The dances of Pakeezah are of course quite extraordinary and are in tune with the exquisite lyrics. Here Kamal Amrohi deliberately develops a unique style in which rather than the fast chatpata rhythms with a superficial kathak base, he uses a languorous, deliberate and rigourous classical style. As mentioned earlier, the two dances in Gulabi Mahal are unlike many filmi mujra numbers. Meena Kumari makes herself an object of desire by distancing herself from her admirers, presenting herself as a prize difficult to obtain instead of flirting with them seductively as done in many mujra numbers. Even Rekha in her ‘Dil cheez kya hai' in Umrao Jaan is more forward than Meena Kumari in her mujra.
—Meghnad Desai, Pakeezah
In the songs “Chalte Chalte” and “Thare Rahiyo” which Sahibjaan performs amidst the grandeur of Gulabi Mahal, she frequently isolates herself from her patrons both physically and mentally. Though there are many subtle addresses to them, as the text says, she still places herself at a distance. I think the most expressively different part of these two mujras however, is the way Sahibjaan (and Meena Kumari in her trademark way) claims her space or her stage, despite always being painfully conscious of how societal standards deem her an “impure” woman and thus undeserving of such a privilege. In these songs she tends to spend long scenes facing away from her audience and even leisurely walking around the scenic Gulabi Mahal, further and further away from the patrons. And frequently her thoughts are led to her ongoing infatuation with a stranger which, while melding seamlessly into the themes of the songs, also shift the knowledgeable viewers’ perception of her performance as one of self-contemplation rather than entertainment. This atmosphere and Sahibjaan’s control of performing space is different from many other “courtesan dramas” that were popular throughout the 20th century, which usually showed crowded, cramped spaces where the raucous male gaze surrounded and intruded that stage.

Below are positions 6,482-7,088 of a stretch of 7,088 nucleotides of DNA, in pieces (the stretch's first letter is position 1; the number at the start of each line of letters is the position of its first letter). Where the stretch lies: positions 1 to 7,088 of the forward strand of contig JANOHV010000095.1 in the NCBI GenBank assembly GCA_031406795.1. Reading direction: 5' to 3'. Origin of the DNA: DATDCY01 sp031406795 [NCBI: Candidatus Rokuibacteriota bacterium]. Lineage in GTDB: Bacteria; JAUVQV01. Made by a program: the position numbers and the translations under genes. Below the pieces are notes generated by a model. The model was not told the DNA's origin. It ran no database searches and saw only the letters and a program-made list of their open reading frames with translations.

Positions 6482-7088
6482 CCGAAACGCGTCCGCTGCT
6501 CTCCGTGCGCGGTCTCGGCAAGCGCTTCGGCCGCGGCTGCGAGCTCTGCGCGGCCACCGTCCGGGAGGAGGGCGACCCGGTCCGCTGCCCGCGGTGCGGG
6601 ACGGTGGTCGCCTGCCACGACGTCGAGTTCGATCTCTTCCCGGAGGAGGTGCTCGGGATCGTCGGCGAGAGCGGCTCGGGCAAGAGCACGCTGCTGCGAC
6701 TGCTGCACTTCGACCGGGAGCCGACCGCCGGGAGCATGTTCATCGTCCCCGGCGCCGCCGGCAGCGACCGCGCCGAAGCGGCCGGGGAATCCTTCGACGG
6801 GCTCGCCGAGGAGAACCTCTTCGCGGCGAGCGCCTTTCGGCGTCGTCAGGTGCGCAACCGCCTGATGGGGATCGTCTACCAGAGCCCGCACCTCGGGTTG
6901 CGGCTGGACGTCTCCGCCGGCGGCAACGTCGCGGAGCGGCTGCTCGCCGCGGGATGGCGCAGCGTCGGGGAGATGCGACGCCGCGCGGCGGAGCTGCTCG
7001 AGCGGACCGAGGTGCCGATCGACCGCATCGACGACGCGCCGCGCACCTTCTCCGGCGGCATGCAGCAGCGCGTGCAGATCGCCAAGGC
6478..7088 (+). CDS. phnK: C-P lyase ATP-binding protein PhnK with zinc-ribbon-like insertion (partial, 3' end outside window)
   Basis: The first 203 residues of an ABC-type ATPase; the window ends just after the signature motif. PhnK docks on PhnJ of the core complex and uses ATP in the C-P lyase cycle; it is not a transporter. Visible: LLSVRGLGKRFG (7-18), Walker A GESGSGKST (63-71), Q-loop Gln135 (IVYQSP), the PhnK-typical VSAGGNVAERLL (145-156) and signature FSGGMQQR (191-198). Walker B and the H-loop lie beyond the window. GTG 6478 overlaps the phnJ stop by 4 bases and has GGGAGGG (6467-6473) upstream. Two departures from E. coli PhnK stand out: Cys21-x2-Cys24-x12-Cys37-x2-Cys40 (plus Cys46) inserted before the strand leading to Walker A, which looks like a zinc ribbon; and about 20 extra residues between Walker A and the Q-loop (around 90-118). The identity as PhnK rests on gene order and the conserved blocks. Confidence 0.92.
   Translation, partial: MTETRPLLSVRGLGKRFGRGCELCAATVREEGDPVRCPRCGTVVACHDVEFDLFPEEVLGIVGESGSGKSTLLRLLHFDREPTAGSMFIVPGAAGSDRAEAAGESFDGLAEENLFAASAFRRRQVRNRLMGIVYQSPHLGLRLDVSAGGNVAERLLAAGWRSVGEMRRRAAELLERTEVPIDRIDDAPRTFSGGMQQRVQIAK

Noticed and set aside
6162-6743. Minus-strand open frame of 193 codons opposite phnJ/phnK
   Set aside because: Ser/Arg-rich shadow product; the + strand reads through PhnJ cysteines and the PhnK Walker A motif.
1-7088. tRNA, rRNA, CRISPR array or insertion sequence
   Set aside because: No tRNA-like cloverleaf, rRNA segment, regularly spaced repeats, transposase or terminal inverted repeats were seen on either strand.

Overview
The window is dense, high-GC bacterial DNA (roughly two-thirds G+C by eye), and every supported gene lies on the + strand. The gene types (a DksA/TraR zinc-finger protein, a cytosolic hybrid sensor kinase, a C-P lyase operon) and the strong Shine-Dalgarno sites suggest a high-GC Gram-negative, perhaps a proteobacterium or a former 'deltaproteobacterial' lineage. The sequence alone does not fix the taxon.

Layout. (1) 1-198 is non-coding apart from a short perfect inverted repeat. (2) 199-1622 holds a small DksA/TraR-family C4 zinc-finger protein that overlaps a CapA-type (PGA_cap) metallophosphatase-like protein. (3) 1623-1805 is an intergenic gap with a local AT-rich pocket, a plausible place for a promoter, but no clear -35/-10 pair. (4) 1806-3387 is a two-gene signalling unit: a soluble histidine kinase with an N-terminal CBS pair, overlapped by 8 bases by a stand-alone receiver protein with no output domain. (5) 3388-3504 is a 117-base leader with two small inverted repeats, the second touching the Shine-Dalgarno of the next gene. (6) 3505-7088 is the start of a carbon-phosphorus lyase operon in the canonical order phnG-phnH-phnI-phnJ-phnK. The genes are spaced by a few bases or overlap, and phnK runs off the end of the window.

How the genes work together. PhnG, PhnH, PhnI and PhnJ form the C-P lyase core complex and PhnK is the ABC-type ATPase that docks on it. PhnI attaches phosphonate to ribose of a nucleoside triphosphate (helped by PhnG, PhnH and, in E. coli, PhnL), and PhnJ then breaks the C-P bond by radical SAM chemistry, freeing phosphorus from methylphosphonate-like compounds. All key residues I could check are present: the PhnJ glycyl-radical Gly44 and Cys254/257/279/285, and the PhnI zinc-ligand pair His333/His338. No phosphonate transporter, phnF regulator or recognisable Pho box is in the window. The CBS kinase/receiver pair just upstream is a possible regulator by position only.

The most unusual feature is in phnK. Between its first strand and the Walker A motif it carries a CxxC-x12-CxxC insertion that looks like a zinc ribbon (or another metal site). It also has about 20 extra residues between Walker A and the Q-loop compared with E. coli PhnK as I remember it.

How Haleem Got All Hot and Heavy in Hyderabad Once a rare Iftar treat that you’d find only in the Old City, now it’s everywhere, sometimes in startling new avatars. A story of ghee, machismo and big money. By Vivekananda Nemana.